If you mindlessly munch after a stressful day at work, or crave less nutritious foods when worries arise, you are not alone. Stress can affect us in many ways, and one of the most common is increased appetite.
According to the American Psychological Association, 27 percent of adults say they eat to manage stress, and 33 percent report overeating or eating unhealthy foods to distract themselves from stress.
On a biological level, stress eating happens when cortisol levels rise and trigger the body’s fight or flight response, stimulating our appetite so we eat more to survive. This means our brains tend to associate stress with food, even when it’s not the most effective solution.
“To successfully re-train this connection, we need to think in terms of evolving the habit, rather than simply eliminating it,” says Adam Perlman, M.D., meQ co-founder and chief medical officer.
The key, he says, is to find healthier, more productive ways of managing stress and our response to it. Get started with these four tips.
1. Choose Your Tools
There’s a reason we crave carbohydrates and sugar-filled foods when we’re stressed. These foods, says Perlman, give our body a sense of relief that can create a cycle of positive reinforcement.
But there are other in-the-moment ways to relieve stress, such as breathing, meditating, or going for a walk. The key is to choose one or more of these “tools” as your go-to before becoming stressed.
“A mistake I see often,” says Perlman, “is when people commit to removing a habit without having another tool that works for them. Relying on these tools for the first time in a moment of stress is like learning to use a nail gun as you’re building a house.”
It is crucial to practice using these tools before putting them to the test, so you can receive and encode these behaviors in a relaxed state.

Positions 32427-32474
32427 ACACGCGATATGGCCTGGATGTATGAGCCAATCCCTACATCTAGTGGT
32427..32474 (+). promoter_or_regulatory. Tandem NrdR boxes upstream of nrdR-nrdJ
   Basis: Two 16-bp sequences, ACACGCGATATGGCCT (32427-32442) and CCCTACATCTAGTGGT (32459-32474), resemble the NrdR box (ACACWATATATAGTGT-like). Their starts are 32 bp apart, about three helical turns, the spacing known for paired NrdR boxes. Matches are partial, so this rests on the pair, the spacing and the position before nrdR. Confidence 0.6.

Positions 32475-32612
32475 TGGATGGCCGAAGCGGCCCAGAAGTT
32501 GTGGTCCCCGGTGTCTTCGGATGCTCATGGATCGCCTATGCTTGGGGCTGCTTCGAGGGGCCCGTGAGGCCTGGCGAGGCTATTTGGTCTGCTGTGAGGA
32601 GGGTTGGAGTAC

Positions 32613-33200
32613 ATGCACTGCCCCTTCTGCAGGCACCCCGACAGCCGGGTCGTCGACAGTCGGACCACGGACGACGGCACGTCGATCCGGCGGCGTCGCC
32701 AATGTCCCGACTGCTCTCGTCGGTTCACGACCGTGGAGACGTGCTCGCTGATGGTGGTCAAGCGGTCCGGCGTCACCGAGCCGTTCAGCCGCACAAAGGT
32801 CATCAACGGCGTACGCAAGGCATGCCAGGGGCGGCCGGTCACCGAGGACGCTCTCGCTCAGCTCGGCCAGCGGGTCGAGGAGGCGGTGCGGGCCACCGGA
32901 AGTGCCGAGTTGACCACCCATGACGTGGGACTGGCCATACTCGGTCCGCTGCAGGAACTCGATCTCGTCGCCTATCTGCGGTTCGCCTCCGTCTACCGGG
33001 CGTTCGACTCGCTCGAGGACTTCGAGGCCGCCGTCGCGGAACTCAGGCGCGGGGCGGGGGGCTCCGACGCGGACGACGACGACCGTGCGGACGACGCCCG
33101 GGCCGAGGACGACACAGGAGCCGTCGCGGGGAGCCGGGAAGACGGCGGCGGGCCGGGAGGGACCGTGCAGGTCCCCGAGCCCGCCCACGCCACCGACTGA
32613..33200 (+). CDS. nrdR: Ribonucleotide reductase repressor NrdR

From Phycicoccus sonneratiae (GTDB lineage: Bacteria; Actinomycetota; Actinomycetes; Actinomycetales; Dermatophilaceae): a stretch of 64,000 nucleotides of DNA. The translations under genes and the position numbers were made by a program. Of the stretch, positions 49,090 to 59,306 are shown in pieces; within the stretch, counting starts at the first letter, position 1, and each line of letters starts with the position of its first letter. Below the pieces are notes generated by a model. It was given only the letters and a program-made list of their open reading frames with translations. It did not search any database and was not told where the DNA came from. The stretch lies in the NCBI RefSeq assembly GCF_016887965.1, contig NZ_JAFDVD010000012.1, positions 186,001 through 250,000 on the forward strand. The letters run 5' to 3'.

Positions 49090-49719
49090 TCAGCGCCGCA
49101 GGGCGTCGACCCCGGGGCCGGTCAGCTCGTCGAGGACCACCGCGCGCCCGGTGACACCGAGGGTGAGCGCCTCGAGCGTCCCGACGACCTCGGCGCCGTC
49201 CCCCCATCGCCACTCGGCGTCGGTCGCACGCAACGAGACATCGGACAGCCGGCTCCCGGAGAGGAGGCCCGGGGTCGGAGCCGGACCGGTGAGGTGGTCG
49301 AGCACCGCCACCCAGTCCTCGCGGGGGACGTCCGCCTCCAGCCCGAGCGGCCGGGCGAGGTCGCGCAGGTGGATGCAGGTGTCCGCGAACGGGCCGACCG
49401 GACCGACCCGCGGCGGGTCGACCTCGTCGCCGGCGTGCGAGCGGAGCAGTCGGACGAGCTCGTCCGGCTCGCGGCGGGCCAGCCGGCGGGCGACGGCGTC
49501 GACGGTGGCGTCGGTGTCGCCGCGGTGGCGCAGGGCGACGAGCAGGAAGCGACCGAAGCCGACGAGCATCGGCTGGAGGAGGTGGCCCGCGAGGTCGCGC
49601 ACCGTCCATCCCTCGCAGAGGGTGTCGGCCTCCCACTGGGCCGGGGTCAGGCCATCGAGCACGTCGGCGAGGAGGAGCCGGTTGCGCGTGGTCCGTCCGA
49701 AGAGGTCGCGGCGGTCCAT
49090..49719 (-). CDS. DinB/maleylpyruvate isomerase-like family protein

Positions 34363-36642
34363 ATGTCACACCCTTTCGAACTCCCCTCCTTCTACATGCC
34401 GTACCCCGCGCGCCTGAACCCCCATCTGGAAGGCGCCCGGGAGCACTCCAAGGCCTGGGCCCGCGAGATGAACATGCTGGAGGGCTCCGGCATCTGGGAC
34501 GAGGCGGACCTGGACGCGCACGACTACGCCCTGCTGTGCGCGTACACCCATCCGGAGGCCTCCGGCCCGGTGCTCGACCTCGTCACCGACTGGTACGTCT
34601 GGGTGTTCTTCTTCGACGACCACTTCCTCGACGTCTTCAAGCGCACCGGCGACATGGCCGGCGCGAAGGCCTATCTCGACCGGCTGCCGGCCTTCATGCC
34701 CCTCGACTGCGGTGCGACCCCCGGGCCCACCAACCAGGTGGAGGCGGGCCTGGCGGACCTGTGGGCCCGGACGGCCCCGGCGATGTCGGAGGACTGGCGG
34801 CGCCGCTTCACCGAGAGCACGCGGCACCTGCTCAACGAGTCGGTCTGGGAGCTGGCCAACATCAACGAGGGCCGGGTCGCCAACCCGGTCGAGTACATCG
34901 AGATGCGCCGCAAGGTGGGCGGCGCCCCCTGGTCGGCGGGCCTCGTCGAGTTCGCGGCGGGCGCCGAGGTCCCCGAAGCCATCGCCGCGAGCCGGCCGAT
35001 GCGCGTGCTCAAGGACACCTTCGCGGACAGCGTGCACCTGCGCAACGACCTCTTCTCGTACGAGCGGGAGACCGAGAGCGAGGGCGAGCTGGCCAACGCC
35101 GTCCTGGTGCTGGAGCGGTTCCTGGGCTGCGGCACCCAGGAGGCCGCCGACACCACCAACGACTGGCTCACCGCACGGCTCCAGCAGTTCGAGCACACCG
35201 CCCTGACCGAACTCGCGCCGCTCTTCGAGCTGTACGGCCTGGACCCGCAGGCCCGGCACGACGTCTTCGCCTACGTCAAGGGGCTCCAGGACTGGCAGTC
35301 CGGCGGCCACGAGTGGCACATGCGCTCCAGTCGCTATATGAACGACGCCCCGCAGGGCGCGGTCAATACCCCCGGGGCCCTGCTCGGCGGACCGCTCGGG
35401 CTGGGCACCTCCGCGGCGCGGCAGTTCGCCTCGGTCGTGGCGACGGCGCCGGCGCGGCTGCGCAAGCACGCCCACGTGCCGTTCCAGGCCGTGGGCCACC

2. Interrupt the Cycle
While the connection between food and stress has biological roots, it is often socially reinforced. “It can be imprinted as early as infancy,” says Perlman. “When a parent immediately gives their child a bottle every time they show distress, that creates an automatic association.”
As adults, we have the ability to ask ourselves what we need. “We need to be mindful,” says Perlman, “and bring awareness to our stress.”
Recognize when you have experienced a stress trigger, such as a particularly challenging meeting, and practice interrupting the cycle with a quick pause. Use that pause to check in with yourself. Maybe you journal for two minutes about what you’re feeling, or take a couple of deep breaths. Then use that awareness to determine whether you are in fact hungry. Whatever action results from that pause, you’ll know it’s intentional and more likely aligned with your needs.
3. Stock Alternatives
Rather than putting your willpower to the test, which studies show can deplete decision-making abilities over time, Perlman recommends thinking in terms of alternatives.
“If you tend to reach for candy when stressed,” he says, “maybe you keep a healthier alternative on-hand, such as frozen grapes.” This way, the focus is not on resisting temptation, but rather on evolving the habit to look different in the moment.
The science of behavior change suggests that we want to add friction to the behavior we’re phasing out, so that it’s harder to do, and decrease friction on the positive behavior, so it’s easier to do.
4. Forgive Yourself
Stress eating can be a deep-rooted habit, and it’s natural to experience some resistance when trying to redirect a habit that has been formed over time. The important thing is to be patient with yourself and forgive any slip-ups along the way.
“In the midst of trying to shift habits,” says Perlman, “we all revert back to some of the very core habits we’ve had for most, if not all, of our lives. The important thing is to get back on the horse, rather than taking an all-or-nothing approach.”